Fianna Fáil Spokesperson on Health, Billy Kelleher has said that unless the Government urgently increases capacity in the health system, routine, non-acute procedures and diagnostics will no longer be guaranteed as a right to citizens.
Deputy Kelleher was commenting after updated figures from the National Treatment Purchase Fund show that the number of people awaiting procedures has exceeded 687,000 for the first time ever.
“This is a scandalous situation, and a situation that is not going to improve unless Minister Harris and the Government increase capacity in the health system to ensure speedier access to diagnostics and non-acute procedures.
“We now have a very real scenario that non-acute procedures will not be able to be guaranteed by the State in a timely manner.
“These people aren’t waiting weeks for access to the system. It is months and years, and the negative impact on people’s health and wellbeing will only worsen as time goes by.
“The only way to address these waiting lists in the long term is by increasing capacity. Put simply, we need more doctors, more nurses, more biomedical scientists and more physical capacity such as wards, beds and theatres in the system.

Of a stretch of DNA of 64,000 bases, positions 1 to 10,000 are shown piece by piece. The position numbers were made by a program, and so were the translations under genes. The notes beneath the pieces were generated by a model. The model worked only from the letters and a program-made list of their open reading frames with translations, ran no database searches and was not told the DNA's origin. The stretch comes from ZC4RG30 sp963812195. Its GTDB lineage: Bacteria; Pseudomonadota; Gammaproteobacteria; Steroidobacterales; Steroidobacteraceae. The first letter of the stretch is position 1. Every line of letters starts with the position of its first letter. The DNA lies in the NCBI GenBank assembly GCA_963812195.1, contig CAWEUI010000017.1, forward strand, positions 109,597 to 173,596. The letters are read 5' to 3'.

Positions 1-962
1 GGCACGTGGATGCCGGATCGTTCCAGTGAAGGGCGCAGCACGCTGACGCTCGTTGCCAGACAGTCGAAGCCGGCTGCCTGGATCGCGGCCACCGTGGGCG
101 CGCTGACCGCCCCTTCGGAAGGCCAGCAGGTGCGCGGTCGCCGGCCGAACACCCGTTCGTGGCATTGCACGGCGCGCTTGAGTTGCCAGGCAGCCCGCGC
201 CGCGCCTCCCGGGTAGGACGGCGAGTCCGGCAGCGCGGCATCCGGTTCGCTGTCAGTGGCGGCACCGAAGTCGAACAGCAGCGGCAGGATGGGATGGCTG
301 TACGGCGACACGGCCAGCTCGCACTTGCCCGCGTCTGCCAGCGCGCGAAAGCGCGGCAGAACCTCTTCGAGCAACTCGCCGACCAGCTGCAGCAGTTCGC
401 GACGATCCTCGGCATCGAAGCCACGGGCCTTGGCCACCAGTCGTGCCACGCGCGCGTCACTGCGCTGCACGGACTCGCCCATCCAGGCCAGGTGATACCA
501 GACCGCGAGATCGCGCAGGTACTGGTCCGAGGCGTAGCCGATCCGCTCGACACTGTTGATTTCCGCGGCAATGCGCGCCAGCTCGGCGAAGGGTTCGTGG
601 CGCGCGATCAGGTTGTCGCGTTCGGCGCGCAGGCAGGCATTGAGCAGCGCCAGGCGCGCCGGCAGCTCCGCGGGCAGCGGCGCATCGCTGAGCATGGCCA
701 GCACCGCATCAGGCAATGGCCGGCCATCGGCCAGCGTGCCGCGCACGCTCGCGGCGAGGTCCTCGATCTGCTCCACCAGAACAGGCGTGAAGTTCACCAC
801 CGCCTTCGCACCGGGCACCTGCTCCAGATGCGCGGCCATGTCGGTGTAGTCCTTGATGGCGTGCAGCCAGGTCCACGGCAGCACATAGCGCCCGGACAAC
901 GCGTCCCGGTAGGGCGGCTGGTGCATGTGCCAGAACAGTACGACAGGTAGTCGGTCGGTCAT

“In the short term, the Government must look at radically expanding the National Treatment Purchase Fund to ensure that those waiting for appointments or tests are seen as quickly as possible.
“Last year, Fianna Fáil secured the restarting of the NTPF after Fine Gael mothballed it in 2012. Budget 2018 must see a major increase in funding to the NTPF to make better use of the private health sector in Ireland, the North and indeed Great Britain.
“There will be those who will rail against the use of private hospitals to alleviate waiting lists, but I, in good conscience, can not let blind ideology stop people being treated.
“When it comes to public health, blind adherence to ideology puts patients and people at risk, and that cannot be allowed to happen.
“Minister Harris needs to urgently bring forward proposals to Government about how he will address these waiting lists, and assure the public that the Irish health system will be more than an acute system, and that routine treatments and procedures will be dealt with in a timely manner,” concluded Kelleher.